Tech upskilling needed to meet demand
Australia is at a pivotal point in providing education for employability, according to UTS future skills expert Fiona Anson.
She says drastic changes in the job market during the COVID-19 pandemic highlight a need to rethink our approach to educating for employability as individuals, as organisations and as a nation.
“In the past, there was a sentiment that people could train and be set for life. But that’s not the case anymore. Jobs and the skills needed for them are changing so fast that, to stay relevant, people need to continuously reskill and upskill,” Anson said.
Anson believes three key current skills shortages will likely continue into the future.
Understanding and analysing data
We are being presented with ever-increasing volumes of data that require skilled people to access, analyse and interpret it in order for governments and organisations to make best use of it.
Anson says data specialists including data analysts, data scientists and data engineers are already in high demand and will continue to be needed in the future.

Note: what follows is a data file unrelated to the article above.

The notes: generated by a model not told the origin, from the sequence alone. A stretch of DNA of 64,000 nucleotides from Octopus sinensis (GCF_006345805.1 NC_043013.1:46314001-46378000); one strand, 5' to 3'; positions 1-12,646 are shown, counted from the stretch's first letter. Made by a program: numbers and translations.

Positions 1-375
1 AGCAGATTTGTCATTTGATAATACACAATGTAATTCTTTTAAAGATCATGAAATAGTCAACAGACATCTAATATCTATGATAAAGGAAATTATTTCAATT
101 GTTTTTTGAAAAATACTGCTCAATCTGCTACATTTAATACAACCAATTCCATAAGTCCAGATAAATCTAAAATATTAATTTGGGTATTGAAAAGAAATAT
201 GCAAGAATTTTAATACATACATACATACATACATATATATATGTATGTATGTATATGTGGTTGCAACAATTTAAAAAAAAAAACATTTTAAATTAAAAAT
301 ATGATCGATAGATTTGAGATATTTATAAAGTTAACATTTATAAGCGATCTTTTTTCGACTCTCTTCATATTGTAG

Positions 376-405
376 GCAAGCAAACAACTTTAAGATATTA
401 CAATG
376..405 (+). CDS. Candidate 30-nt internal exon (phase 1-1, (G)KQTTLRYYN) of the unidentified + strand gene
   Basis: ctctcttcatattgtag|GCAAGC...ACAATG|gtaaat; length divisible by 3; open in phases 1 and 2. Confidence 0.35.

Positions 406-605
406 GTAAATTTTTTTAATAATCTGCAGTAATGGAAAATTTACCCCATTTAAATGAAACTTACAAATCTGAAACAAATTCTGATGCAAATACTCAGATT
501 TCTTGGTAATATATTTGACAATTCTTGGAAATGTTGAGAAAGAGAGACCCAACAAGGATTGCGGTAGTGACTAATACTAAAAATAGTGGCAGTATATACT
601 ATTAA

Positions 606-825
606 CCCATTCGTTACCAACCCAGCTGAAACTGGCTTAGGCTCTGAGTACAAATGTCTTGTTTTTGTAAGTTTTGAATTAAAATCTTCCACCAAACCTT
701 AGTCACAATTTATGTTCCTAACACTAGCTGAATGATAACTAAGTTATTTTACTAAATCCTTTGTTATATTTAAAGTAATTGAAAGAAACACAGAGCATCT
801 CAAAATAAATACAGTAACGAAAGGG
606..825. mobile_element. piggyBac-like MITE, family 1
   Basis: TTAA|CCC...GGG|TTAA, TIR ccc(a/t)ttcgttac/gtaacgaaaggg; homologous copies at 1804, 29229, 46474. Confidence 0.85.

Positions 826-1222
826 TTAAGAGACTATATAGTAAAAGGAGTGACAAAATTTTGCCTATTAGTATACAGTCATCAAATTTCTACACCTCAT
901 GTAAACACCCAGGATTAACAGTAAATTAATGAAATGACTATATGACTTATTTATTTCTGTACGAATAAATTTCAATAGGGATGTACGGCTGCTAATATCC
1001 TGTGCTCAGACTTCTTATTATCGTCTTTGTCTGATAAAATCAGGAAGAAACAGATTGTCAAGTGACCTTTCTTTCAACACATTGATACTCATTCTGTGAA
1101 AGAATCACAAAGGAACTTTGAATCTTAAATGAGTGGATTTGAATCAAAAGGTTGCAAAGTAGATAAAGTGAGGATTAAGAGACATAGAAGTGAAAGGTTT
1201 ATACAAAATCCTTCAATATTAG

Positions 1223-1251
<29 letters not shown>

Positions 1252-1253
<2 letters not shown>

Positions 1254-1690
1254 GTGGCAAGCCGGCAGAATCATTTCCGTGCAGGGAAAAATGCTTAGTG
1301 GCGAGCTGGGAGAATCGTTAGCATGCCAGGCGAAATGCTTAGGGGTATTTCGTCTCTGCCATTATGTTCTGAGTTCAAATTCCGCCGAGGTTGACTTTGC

Security and risk management
A move toward a more technology-based way of life creates a greater need for both online and offline privacy.
Functions including cybersecurity and risk monitoring, management and mitigation call for specialists in this field, with ongoing demand likely.
Change management and business transformation
Highlighting the COVID-19 pandemic as an illustration, Anson says the requirement for adaptability and resilience has never been greater. That need for rapid change and innovation will only increase in the future, ensuring high ongoing demand for employees that can innovate as well as implement and champion change programs.
Anson not only encourages individuals to develop a path for reskilling and upskilling in the face these shortages, but equally for organisations to embrace an ethos of the ongoing development of in-demand skills, better preparing students and employees for future employment landscapes.
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